John Day

Article Summary:

Understanding the difference between a contractor vs an employee.

Contractor Vs Employee

An Independent Contractor (IC) is an individual who contracts with a business entity to perform a service independent of the entity’s management. The contractor is not considered an employee and therefore, is responsible for his own taxes.

If you are in business now or planning to be, there is a good chance that you will have to deal with the issue of Independent Contractor (IC) vs. Employee either sooner or later. The business community and the IRS have been playing a cat and mouse game around this subject for many years. The reasons are clear. Businesses can save money by hiring an IC because they are not responsible for collecting and paying any taxes. In addition, they can hire this “expert” to come in and complete a specific job. This means they don’t have to train their own employees and keep them on the payroll when the job is done. This can be a great solution for employers whose staffing demands fluxuate with the workload. Since these are non-employees they are not entitled to any company benefit programs. You can see why businesses are looking for these cost saving opportunities.

The Internal Revenue Service (IRS) sees nothing wrong with hiring IC’s as long as they are legitimate IC’s. Therein lies the rub – in many cases it is not a clear black vs. white situation. The lay of the land can become fuzzy and gray. In an attempt to remedy the ambiguities, the courts and the IRS have developed a set of twenty factors or questions that an employer or worker can use to determine IC status. You can find these factors on the Internet by typing the keywords “Independent Contractor – Twenty Criteria". However, there are no fixed rules or regulations that stipulate which factor or combination of factors must be met in order to be classified as an employee or an IC. Each case is evaluated on its own facts, many in front of a jury.

The risks of hiring an IC depend on the situation. Many small businesses hire someone as an IC to determine whether they want to hire that person full time as an employee. The IRS would frown on this approach, but the risk is minimal if it is a low paying job and the IC status doesn’t last long. The risk is that the employer will become responsible for the employment taxes of the worker if recharacterized from IC to employee. This includes penalties and interest for failure to pay these taxes, and for failure to file the payroll tax returns. It is also important to keep in mind that if the state you live in has income and payroll taxes you could be assessed for those taxes, plus penalties and interest. The federal taxing authorities normally communicate with their colleagues at the state level.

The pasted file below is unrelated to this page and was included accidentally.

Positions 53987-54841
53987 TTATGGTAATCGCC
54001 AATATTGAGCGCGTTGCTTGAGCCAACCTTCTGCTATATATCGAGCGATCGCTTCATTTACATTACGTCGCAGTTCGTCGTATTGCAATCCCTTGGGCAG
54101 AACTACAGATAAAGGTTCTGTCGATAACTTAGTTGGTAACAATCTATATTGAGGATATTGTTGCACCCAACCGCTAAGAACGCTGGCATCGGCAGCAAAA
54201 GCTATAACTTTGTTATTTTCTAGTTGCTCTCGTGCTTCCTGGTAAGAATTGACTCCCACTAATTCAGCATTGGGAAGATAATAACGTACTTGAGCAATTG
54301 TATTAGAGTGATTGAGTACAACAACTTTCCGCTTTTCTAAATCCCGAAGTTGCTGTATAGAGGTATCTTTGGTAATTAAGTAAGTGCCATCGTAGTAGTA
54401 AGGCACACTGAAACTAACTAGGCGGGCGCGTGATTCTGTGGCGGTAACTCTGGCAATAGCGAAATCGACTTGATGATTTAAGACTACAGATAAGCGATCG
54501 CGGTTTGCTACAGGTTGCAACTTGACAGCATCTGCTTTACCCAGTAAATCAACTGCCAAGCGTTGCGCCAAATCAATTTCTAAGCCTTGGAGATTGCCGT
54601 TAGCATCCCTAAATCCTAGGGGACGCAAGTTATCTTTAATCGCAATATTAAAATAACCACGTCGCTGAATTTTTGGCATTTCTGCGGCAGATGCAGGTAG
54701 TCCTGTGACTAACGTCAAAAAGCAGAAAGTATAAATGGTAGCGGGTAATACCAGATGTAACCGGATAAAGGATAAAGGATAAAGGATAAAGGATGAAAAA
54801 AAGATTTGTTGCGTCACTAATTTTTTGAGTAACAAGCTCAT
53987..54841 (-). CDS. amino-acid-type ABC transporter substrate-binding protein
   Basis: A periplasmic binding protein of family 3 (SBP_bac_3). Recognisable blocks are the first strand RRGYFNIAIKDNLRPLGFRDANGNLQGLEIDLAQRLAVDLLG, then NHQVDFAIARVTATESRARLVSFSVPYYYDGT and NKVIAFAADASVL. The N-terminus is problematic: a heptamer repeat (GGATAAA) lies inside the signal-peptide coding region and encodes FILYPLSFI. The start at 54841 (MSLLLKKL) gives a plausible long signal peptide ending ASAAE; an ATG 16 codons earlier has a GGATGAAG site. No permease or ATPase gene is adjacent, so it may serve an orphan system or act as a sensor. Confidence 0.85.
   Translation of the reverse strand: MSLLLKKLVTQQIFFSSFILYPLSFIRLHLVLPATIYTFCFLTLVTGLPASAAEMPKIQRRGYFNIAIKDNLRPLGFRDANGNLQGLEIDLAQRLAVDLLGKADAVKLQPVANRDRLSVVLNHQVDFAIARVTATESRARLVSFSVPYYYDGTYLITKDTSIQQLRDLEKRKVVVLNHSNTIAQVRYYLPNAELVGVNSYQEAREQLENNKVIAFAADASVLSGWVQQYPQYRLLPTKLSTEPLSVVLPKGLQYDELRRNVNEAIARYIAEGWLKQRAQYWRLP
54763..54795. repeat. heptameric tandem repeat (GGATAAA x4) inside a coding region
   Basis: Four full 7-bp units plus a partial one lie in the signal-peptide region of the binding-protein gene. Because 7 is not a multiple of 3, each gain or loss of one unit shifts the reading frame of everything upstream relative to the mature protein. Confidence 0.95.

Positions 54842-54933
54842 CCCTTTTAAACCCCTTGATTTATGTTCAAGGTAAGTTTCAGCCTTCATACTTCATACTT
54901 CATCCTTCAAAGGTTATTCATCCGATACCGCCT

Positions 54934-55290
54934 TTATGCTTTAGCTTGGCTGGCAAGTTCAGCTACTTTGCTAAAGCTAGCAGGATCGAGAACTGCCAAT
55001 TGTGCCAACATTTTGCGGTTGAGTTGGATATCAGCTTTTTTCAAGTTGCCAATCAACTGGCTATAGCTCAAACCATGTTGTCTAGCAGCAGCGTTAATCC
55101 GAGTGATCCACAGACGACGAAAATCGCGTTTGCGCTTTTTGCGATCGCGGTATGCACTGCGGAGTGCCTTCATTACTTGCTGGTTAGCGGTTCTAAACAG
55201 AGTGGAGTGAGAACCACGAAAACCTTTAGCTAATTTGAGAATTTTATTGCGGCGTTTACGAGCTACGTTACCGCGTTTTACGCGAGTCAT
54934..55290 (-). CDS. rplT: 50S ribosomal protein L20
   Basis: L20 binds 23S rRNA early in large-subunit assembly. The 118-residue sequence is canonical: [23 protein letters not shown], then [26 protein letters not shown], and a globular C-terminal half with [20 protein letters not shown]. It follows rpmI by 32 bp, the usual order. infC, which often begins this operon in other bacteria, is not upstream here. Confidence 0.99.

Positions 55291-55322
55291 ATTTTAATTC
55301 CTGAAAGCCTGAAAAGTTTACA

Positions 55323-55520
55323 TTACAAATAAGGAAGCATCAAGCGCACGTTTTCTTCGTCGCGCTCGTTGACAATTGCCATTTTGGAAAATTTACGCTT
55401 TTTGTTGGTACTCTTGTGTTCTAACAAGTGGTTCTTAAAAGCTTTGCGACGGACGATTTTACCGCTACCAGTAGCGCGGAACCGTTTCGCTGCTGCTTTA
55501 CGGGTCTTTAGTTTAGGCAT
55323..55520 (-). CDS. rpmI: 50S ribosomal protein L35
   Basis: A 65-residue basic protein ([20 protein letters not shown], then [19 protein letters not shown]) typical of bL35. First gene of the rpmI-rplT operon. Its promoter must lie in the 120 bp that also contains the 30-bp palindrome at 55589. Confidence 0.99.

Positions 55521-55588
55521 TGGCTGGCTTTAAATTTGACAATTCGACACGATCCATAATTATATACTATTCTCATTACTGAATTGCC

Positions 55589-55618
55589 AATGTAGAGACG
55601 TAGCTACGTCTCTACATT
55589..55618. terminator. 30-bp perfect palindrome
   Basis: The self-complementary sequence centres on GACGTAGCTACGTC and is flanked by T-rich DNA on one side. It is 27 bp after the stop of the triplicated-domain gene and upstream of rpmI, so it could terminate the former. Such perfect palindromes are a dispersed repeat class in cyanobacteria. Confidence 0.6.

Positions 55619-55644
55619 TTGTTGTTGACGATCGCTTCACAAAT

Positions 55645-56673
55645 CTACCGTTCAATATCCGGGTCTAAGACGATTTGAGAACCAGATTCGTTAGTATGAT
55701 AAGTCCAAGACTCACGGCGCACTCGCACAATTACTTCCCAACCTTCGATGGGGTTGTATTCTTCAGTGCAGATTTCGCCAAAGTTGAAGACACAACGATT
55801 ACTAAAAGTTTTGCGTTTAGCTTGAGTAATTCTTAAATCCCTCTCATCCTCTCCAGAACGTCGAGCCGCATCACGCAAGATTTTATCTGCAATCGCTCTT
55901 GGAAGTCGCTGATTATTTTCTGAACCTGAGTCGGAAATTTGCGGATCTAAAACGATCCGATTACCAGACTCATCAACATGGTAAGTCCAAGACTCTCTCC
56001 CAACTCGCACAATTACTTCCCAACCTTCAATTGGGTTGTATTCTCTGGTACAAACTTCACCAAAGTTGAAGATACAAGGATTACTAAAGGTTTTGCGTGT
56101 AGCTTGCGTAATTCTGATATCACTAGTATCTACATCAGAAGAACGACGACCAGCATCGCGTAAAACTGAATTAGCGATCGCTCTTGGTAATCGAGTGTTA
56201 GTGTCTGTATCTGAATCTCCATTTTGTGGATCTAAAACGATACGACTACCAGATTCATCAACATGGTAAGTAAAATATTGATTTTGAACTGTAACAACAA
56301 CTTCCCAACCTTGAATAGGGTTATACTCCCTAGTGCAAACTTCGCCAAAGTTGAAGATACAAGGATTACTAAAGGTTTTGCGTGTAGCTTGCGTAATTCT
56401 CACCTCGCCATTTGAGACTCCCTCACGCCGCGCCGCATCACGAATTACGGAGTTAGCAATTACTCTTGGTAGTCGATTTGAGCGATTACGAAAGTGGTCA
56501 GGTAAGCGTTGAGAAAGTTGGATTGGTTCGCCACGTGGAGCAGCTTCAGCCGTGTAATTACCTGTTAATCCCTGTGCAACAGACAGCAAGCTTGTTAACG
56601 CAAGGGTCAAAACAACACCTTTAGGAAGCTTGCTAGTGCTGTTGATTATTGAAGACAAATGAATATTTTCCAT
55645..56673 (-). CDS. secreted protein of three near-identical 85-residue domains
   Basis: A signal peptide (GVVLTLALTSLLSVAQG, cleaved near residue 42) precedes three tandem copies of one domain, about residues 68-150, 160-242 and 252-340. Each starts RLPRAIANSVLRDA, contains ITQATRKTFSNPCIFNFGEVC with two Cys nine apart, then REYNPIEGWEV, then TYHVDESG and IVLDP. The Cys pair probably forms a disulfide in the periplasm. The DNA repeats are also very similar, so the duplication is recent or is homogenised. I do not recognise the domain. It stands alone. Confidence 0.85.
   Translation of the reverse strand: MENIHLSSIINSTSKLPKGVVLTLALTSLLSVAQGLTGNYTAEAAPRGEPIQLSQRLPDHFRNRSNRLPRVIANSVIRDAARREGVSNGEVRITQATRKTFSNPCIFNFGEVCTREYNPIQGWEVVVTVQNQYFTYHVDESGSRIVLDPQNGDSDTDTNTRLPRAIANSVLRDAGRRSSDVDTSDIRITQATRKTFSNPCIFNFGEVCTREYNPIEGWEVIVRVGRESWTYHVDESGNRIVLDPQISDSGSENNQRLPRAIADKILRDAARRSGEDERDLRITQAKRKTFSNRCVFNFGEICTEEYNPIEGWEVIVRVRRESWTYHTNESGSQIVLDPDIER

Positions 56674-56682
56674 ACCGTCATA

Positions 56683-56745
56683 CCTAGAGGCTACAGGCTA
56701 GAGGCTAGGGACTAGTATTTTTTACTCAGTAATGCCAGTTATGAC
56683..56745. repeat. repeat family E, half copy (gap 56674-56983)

Usually, the feds won’t go back further than three years due to the statute of limitations, however, if you have several workers making good money that are recharacterized, you could be faced with a huge liability. I have personally seen two small companies have to go out of business as a result of these types of audits. You may find some relief if you can locate your IC workers and get them to prove that they paid their taxes. Any assessed tax to you cannot be recovered from the worker.

It could get worse if you have a retirement plan in place. The plan could be retroactively disqualified which could cause all vested accrued benefits to become fully taxable for employees enrolled in the plan.

Whenever a business hires an IC, the first thing to do is have the individual sign a W-9 form. This should be done before any work is started. This is the due diligence form where the worker is verifying that his/her address and social security number are correct. Without this form, the business can be fined $50 if this information turns out to be incorrect.

Next, try to comply with as many of the twenty factors, mentioned above, as possible. Even by following all these measures, the IRS still may not agree with you. You have to keep in mind that the deck is stacked in favor of the IRS and their tendency, in gray areas, is to rule in favor of employee status. Why? It is because they have the opportunity to collect more money, which, believe it or not, happens to be the guiding principle of the IRS.

John W. Day, MBA is the author of two courses in accounting basics: Real Life Accounting for Non-Accountants (20-hr online) and The HEART of Accounting (4-hr PDF). Visit his website to download for FREE his 3 e-books pertaining to small business accounting and his monthly newsletter on accounting issues. Ask John questions directly on his Accounting for Non-Accountants blog.

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